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U.S. stocks closed sharply higher on Monday, giving the S&P 500 its biggest rally since August, after German Chancellor Angela Merkel and French President Nicolas Sarkozy said they would finalize a "comprehensive response" to the debt crisis by the end of the month.

Since banks are at the stem of the European crisis, U.S. financials also reacted positively to this news. The Dow Jones industrial average soared 330 points, led by Bank of America Corp (NYSE:BAC) higher at 6.44% and JP Morgan Chase (NYSE:JPM) higher at 5.21%.

Over the last few months, the market has been sharply volatile on political news, investor sentiments, U.S. economic concerns, and European crisis developments.

As much of the fear stems from Europe having a global impact, further clarity about the European debt resolution in the coming weeks may help tame some of the volatility, but the primary driver will remain the domestic economy.

Domestic economy concerns have been overshadowed by global issues. However, in the near-term as we get closer to the elections and resolution from Europe becomes clearer, U.S. politics and domestic economy will primarily drive the U.S. stocks, signaling further volatility.

To cope with the volatile market, investors find low beta stocks to be their safe haven. The reason is simple – beta measures the volatility, or systematic risk, of a security or a portfolio in comparison to the market as a whole. A beta of less than 1 indicates that the stock will be less volatile than the market, while a beta of greater than 1 indicates that the stock will be more volatile than the market.

Low beta stocks are generally considered defensive stocks, since they are not hurt as severely in a down market. An additional perk of low beta stocks is that many of them tend to provide higher dividend yields than high beta stocks. For instance, AT&T (NYSE:T), Raytheon (NYSE:RTN) and Consolidated Edison (NYSE:ED) are all low beta stocks that have dividends yielding higher than 4 percent each. My past article provides a complete list of dividend yielding stocks.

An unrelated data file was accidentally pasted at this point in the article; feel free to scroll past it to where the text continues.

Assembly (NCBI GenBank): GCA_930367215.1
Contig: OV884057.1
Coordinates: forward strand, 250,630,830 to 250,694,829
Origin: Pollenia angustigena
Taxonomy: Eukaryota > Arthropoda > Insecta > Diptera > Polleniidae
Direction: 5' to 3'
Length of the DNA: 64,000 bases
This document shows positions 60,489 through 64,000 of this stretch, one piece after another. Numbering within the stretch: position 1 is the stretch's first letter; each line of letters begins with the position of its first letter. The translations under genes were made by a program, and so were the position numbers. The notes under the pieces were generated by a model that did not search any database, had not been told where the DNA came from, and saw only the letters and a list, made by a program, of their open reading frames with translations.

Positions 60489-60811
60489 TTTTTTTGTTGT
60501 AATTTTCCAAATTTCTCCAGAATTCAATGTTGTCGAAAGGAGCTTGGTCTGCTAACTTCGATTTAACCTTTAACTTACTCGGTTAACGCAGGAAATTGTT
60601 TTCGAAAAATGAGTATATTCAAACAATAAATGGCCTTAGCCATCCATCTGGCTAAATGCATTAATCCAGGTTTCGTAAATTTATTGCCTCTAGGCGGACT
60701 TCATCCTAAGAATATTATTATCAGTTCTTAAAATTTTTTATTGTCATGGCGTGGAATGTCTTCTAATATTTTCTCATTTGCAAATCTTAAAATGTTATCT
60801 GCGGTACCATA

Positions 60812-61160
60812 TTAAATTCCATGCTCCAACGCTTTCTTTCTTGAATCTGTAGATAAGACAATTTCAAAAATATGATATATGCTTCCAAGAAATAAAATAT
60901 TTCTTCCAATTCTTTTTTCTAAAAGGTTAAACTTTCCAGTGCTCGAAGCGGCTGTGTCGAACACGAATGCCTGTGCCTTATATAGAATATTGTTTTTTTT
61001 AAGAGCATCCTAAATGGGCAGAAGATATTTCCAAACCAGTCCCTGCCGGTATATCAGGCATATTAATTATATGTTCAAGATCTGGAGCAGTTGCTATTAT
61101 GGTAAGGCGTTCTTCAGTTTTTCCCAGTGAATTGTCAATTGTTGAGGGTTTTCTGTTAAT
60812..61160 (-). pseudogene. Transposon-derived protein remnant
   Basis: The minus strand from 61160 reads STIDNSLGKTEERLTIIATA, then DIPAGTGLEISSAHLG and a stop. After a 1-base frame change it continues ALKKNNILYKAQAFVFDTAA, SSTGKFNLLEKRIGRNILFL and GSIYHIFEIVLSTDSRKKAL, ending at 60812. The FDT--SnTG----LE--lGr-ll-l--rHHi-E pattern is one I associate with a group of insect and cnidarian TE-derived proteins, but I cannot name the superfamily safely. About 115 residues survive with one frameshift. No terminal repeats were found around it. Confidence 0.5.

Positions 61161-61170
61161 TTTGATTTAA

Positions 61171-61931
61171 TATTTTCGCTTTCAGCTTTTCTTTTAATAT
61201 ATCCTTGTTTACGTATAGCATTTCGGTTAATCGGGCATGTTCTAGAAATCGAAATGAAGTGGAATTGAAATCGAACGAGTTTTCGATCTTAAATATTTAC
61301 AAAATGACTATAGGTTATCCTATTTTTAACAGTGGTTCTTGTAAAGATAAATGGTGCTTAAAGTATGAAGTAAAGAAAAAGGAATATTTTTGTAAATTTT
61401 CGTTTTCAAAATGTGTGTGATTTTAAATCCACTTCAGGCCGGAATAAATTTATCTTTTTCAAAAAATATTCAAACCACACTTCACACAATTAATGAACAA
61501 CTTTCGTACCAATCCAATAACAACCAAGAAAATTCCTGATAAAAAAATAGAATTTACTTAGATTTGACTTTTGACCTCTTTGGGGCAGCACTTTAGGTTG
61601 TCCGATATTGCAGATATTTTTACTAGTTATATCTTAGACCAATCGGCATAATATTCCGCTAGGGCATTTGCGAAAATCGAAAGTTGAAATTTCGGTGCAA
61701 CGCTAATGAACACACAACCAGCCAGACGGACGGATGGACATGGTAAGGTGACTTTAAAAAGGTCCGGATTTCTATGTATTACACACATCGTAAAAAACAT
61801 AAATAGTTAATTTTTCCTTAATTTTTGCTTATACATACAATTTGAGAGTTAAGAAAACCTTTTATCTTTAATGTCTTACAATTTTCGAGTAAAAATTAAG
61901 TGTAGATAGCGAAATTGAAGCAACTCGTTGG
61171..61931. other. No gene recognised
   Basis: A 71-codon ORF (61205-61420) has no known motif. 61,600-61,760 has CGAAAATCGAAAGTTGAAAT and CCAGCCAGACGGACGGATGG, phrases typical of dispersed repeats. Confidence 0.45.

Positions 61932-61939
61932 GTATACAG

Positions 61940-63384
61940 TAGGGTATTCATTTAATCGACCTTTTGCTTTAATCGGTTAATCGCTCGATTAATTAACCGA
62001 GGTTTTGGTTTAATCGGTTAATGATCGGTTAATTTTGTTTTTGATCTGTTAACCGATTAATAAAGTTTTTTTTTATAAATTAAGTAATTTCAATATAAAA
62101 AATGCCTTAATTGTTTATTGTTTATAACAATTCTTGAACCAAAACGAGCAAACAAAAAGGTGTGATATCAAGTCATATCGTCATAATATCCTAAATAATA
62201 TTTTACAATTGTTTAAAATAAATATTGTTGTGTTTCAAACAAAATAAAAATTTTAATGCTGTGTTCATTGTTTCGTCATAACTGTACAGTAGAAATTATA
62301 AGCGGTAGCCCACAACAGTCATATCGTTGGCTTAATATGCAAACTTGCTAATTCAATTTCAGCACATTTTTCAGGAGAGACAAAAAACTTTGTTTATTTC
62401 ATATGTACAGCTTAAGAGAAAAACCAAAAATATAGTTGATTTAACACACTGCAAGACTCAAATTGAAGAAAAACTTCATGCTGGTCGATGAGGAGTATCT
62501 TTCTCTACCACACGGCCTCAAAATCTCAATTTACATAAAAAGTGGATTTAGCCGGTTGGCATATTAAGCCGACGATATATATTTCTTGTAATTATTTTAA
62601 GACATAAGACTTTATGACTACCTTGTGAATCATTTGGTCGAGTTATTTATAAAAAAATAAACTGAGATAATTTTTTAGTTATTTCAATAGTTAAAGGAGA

Although beta is the most popular measure for assessing risk, beta is not free from flaws. To use this measure successfully, investors should keep in mind beta’s fallbacks. Simply put, betas are merely rear-view mirrors disregarding what lies ahead. This means that beta doesn't incorporate new information and is solely based on historical data. Furthermore, new stocks, such as certain technology stocks, have insufficient price history to establish a reliable beta. Also, certain stocks that have dropped sharply in the near-term may show high beta scores disguising discounted value stocks as high risk stocks.

For instance, bank stocks tend to be sharply impacted by political and economic developments regarding domestic debts and European crisis. Coincidentally, bank stocks have higher beta scores. Bank of America has a beta of 2.76, which means that Bank of America is significantly more volatile that the general market. Bank of America has lost nearly 56% year-to-date having a major impact on its beta score. While high betas may mean price volatility over the near term, they don't always rule out long-term opportunities, which may be the case for many banks.

Conversely, a common characteristic of low beta stocks is that they are all non-cyclical. Examples would include food, tobacco, and utilities where demand remains stable under difficult economic conditions. The list below includes low beta stocks taking into consideration the flaws of the beta and only including the stocks for which beta score provides a meaningful insight:

Stock

Beta

Consolidated Edison Inc. (ED)

0.24

Abbott Laboratories (NYSE:ABT)

0.31

McDonald's Corp. (NYSE:MCD)

0.36

Wal-Mart Stores Inc. (NYSE:WMT)

0.39

AT&T Inc. (T)

0.44

The Coca-Cola Company (NYSE:KO)

0.59

Raytheon Co. (RTN)

0.68

Disclosure: I am long BAC, T.

Source: 7 Low Beta Stocks: Making Money In A Volatile Market